Baltimore’s Union Memorial Hospital is the epicenter of a malware attack upon its parent organization, MedStar. Data at Union Memorial and other MedStar hospitals in Maryland have been encrypted by ransomware spread across the network, and the operators of the malware are offering a bulk deal: 45 bitcoins (about $18,500) for the keys to unlock all the affected systems.
Reuters reports that the FBI issued a confidential urgent “Flash” message to the industry about the threat of Samsam on March 25, seeking assistance in fighting the ransomware and pleading, “We need your help!” The FBI’s cyber center also shared signature data for Samsam activity to help organizations screen for infections. But the number of potential targets remains vast, and the FBI was concerned that entire networks could fall victim to the ransomware.
New server-targeting malware hitting healthcare targets with unpatched websites.
According to sources who spoke to the Baltimore Sun, the malware involved in MedStar’s outages is Samsam, also known as Samas and MSIL. The subject of a recent confidential FBI cyber-alert, Samsam is form of malware that uses well-known exploits in the JBoss application server and other Java-based application platforms. As Ars reported on Monday, Samsam uses exploits published as part of JexBoss, an open-source security and penetration testing tool for checking JBoss servers for misconfiguration.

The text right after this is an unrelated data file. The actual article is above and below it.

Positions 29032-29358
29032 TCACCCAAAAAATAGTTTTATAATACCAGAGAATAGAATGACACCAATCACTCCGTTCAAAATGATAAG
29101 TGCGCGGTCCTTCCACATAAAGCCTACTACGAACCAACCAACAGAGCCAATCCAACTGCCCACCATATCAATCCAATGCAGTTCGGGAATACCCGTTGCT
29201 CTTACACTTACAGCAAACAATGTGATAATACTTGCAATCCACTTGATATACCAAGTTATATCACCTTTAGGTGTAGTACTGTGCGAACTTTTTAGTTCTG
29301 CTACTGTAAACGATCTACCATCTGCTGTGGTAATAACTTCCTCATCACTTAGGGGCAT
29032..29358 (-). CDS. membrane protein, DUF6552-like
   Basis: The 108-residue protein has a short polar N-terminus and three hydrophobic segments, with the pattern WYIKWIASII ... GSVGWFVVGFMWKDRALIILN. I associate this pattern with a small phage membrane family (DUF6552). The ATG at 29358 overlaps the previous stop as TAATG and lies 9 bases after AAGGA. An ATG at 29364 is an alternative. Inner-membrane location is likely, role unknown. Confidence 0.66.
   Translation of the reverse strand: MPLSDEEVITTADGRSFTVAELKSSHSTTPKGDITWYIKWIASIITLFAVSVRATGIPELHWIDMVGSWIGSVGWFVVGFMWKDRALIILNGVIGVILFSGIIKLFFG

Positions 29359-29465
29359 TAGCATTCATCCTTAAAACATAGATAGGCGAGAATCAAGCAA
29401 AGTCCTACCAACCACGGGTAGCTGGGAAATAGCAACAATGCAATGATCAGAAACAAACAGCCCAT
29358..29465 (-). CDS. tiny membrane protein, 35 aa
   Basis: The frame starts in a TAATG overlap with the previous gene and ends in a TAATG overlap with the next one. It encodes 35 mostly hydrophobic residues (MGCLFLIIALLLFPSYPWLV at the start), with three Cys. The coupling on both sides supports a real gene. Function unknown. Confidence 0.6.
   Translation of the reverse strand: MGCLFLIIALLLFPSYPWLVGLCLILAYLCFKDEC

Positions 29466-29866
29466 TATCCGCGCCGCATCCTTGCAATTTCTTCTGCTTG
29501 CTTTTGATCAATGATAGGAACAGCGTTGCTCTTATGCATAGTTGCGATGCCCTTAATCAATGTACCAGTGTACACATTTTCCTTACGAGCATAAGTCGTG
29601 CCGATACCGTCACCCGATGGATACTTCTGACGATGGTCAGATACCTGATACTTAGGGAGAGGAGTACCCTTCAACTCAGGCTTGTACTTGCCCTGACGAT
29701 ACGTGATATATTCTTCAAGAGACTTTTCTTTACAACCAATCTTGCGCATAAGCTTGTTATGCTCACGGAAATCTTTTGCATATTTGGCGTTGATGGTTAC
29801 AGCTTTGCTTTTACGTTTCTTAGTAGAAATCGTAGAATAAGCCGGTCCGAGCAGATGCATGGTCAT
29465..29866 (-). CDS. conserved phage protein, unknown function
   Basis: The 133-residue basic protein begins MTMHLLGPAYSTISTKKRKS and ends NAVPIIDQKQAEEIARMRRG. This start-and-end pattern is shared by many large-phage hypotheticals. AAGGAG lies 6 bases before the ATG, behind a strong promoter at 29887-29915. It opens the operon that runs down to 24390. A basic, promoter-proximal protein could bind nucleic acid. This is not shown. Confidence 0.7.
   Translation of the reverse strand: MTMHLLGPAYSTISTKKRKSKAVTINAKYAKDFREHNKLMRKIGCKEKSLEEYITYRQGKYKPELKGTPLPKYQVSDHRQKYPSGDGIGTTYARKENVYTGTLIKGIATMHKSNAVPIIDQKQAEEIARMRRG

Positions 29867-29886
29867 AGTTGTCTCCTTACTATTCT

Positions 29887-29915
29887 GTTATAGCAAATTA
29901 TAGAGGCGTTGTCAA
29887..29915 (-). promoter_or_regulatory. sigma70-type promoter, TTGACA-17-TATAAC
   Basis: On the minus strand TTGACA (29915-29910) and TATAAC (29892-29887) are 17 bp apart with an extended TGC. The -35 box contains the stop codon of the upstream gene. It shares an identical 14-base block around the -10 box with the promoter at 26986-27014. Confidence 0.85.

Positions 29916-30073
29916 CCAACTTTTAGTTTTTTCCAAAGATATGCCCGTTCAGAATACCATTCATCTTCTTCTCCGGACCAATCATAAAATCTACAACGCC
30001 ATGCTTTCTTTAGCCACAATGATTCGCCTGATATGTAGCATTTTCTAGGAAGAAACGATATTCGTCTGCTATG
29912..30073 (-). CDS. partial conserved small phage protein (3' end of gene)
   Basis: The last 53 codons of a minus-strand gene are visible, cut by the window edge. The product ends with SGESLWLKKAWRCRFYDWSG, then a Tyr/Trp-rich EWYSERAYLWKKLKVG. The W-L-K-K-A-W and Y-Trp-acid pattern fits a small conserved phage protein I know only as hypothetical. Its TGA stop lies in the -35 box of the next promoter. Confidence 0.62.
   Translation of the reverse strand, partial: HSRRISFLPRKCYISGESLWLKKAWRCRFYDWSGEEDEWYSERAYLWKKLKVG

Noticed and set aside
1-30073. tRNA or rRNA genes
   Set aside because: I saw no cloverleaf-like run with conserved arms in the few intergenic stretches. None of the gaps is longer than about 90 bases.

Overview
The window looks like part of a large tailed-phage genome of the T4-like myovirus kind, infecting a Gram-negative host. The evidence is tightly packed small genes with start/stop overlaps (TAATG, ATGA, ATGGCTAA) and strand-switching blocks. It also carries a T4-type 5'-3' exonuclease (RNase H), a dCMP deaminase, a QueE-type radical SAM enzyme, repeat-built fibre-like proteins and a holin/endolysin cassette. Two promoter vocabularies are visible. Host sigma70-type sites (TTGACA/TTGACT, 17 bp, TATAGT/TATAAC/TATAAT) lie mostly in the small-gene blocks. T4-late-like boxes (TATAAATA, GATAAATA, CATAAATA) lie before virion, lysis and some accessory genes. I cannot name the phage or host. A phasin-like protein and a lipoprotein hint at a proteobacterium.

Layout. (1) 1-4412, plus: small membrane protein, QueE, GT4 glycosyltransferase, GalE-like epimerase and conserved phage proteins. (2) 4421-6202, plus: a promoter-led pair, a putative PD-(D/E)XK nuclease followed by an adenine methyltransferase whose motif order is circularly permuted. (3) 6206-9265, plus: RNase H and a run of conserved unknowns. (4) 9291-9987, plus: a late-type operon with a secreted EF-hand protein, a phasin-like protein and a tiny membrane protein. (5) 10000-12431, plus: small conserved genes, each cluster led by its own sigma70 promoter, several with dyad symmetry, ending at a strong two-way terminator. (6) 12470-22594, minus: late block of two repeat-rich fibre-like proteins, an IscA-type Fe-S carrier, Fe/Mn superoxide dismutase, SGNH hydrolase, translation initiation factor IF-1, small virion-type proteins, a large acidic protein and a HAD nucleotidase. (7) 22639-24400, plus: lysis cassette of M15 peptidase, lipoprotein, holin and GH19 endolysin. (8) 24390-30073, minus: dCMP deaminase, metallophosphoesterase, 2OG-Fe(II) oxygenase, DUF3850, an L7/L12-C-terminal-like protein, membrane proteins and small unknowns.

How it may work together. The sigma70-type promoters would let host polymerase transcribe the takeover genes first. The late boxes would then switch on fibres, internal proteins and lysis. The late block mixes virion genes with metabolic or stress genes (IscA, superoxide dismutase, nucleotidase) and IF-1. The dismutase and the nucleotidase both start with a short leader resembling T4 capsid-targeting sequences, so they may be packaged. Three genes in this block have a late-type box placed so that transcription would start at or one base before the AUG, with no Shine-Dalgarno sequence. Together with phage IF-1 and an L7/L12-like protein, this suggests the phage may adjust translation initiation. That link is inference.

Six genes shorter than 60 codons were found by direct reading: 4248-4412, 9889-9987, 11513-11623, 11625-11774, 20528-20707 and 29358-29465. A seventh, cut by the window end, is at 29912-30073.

The exploited vulnerabilities are in the JBoss Management Console (JMX), the command-line interface used to control JBoss-based application servers. The default installation of JBoss leaves JMX unsecured from outside access. The attacker uses these exploits to get remote shell access to the server itself and install Samsam malware onto the targeted Web application server. From there, the server is used to spread the ransomware client to Windows machines. There’s no communication with a command and control network once the server is compromised.
According to Craig Williams of Cisco’s Talos Research, an Internet scan by Talos revealed approximately 2.1 million systems vulnerable to the JBoss exploit used in the attack. And other JMX-based exploits that have been known for more than a year are waiting in the wings to strike systems based on JBoss and related systems such as WebLogic, WebSphere, the open-source Jenkins automation server, and the OpenNMS network management platform.
Aside from JexBoss, there are several other proof-of-concept and even “weaponized” exploits of JBoss already publicly available. Some security researchers have speculated that these could be used as part of a self-spreading “worm” malware that scans for exploitable servers and then works its way into the networks attached to them.